Fabio Cardoni is a man after our own hearts. “Steel is more beautiful than plastic, and simplicity is more appealing than complexity,” he says.
Sig. Cardoni runs The Black Douglas Motorcycle Company, which makes the vintage-styled machine you see here. Called the Sterling, it’s the two-wheeled equivalent of a Morgan car: a coachbuilt machine with the charisma and craftsmanship of a bygone age.
Regular readers may recall that we covered Black Douglas a couple of years ago. We’re revisiting the company because the Sterling has been developed into a significantly better bike, and there’s now a dealership network on the way.
There are already showrooms in the UK and Italy, with Germany and Austria set to open soon. Australia is next in the queue, and there’s a kit version of the Sterling available for the USA.
To develop the Black Douglas, Cardoni brought on board a prototyping company owned by an engineer well known to both Ducati Corse and Yamaha Motorsport. Together, they’ve ‘industrialized’ the Sterling for production, creating the Mark 5 version.
“It was difficult and expensive,” says Cardoni, “but also fun. Especially when you’re trying to convince a racebike specialist that you need a girder fork.” The forks are no longer bought in from an outside supplier: they’re hand-made from 7075-aluminum alloy, and individually machined on lathes.
They’re also a little shorter, with one degree less rake to sharpen the steering response. And there’s now a discreet adjustable shock absorber that improves the movement of the forks.
The tank is now built using ‘Peraluman’ alloy, bent and welded into shape. You get a choice of two engines: a 125 and a 230, with a 400 on the way. The engine components are produced in Taiwan but assembled in the Italian factory.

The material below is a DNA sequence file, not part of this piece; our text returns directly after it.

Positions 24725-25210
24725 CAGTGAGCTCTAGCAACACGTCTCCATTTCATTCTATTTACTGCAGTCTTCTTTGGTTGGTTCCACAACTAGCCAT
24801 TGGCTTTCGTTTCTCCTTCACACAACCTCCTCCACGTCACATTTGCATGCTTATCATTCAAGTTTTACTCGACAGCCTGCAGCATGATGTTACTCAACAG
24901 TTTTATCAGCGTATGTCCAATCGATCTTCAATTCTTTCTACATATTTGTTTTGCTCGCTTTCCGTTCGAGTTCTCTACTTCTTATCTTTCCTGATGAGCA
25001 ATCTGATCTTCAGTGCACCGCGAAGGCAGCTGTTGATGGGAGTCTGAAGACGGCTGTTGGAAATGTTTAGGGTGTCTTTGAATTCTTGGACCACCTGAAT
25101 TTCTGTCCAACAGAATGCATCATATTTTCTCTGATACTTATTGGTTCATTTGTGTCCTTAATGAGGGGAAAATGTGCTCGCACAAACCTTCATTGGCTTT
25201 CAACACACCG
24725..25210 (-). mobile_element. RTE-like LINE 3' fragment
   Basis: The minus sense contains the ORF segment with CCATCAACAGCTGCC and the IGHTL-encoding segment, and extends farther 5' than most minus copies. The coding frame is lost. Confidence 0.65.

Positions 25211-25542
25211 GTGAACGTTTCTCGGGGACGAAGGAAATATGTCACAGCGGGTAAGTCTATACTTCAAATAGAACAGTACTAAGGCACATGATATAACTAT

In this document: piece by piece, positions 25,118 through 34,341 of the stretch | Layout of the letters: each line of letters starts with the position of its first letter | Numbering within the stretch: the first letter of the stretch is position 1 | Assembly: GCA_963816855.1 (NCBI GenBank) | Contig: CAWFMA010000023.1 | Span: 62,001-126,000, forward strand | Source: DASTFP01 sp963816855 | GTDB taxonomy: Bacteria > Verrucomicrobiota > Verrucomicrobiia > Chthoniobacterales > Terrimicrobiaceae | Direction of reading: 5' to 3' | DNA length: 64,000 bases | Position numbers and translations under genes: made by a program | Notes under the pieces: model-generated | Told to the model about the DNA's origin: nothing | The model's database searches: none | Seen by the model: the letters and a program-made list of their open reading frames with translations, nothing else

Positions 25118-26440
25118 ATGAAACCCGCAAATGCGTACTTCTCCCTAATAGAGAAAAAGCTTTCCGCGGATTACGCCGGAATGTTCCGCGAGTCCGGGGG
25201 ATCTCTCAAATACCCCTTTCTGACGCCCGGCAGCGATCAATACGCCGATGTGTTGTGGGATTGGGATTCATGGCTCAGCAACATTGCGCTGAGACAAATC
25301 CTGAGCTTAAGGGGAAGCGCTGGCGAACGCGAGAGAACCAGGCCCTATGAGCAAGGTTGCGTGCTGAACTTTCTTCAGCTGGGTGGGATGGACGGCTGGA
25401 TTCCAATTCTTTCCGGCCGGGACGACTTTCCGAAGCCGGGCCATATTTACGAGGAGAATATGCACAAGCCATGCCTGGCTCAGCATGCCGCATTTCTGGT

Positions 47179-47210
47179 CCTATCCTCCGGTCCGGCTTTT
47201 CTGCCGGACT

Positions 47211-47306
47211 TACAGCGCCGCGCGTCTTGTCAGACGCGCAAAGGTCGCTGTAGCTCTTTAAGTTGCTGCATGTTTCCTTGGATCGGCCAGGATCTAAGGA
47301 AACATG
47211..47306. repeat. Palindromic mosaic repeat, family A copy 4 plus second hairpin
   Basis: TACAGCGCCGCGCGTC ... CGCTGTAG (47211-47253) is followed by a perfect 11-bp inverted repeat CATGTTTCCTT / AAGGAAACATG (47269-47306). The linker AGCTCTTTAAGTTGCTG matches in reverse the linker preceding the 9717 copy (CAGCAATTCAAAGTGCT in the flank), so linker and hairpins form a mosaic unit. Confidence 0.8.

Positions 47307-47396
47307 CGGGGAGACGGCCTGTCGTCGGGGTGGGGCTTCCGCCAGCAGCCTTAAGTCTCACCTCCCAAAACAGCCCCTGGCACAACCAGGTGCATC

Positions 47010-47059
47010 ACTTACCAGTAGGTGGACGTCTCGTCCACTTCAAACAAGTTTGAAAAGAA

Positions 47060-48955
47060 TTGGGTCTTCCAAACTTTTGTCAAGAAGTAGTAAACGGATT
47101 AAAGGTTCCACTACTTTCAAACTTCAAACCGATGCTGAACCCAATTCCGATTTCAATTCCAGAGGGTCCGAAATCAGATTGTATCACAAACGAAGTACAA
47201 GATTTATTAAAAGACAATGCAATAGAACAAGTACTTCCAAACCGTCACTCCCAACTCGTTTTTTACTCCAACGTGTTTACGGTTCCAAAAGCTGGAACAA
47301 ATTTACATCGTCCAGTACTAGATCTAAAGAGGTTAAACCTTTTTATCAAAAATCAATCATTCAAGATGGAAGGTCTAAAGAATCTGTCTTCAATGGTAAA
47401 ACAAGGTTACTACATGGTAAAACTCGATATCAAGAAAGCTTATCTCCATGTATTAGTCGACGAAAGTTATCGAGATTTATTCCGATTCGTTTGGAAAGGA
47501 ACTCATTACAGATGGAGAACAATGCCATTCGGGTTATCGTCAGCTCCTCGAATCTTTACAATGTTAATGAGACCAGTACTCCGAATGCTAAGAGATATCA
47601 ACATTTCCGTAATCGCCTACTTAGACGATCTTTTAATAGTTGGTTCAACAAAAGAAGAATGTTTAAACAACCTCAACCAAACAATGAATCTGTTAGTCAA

The other upgrades are mostly in the detail—increasing build quality and the riding experience. The tires are slightly chunkier, the seats are handmade in-house, and the electrical wiring is wrapped in cotton, vintage-style.
The exhaust is now catalyzed, and the Black Douglas has passed homologation tests in Europe. “We can now stamp our own frame numbers, and offer a two-year warranty,” says Cardoni.
Right now, he’s working on homologation for Australia and Japan. Next will be EPA compliance, so that built-up bikes can be sold in the USA.
“We’re also working on a wicker wood sidecar and other extras such as different handlebars, headlights, seats, fuel caps and more,” says Cardoni. Also on the slate is an Italian designed and built 350cc engine, which will equip a premium model to be called the Sterling Imperial.
We’d happily take the current Mk 5 Sterling, though. Tipping the scales at just over 100 kilos, it’s considerably lighter than its predecessor, it brakes better, and the riding experience is smoother.
Prices start at €4500 (around US$5,000) for the kit bike, or €8750 (US$9,600) plus taxes for a fully built-up machine.
That’s the kind of money some folks pay out to modify a stock bike. The Black Douglas order book is full for the next couple of months, and we’re not surprised.
Now, where did we put those plus-fours?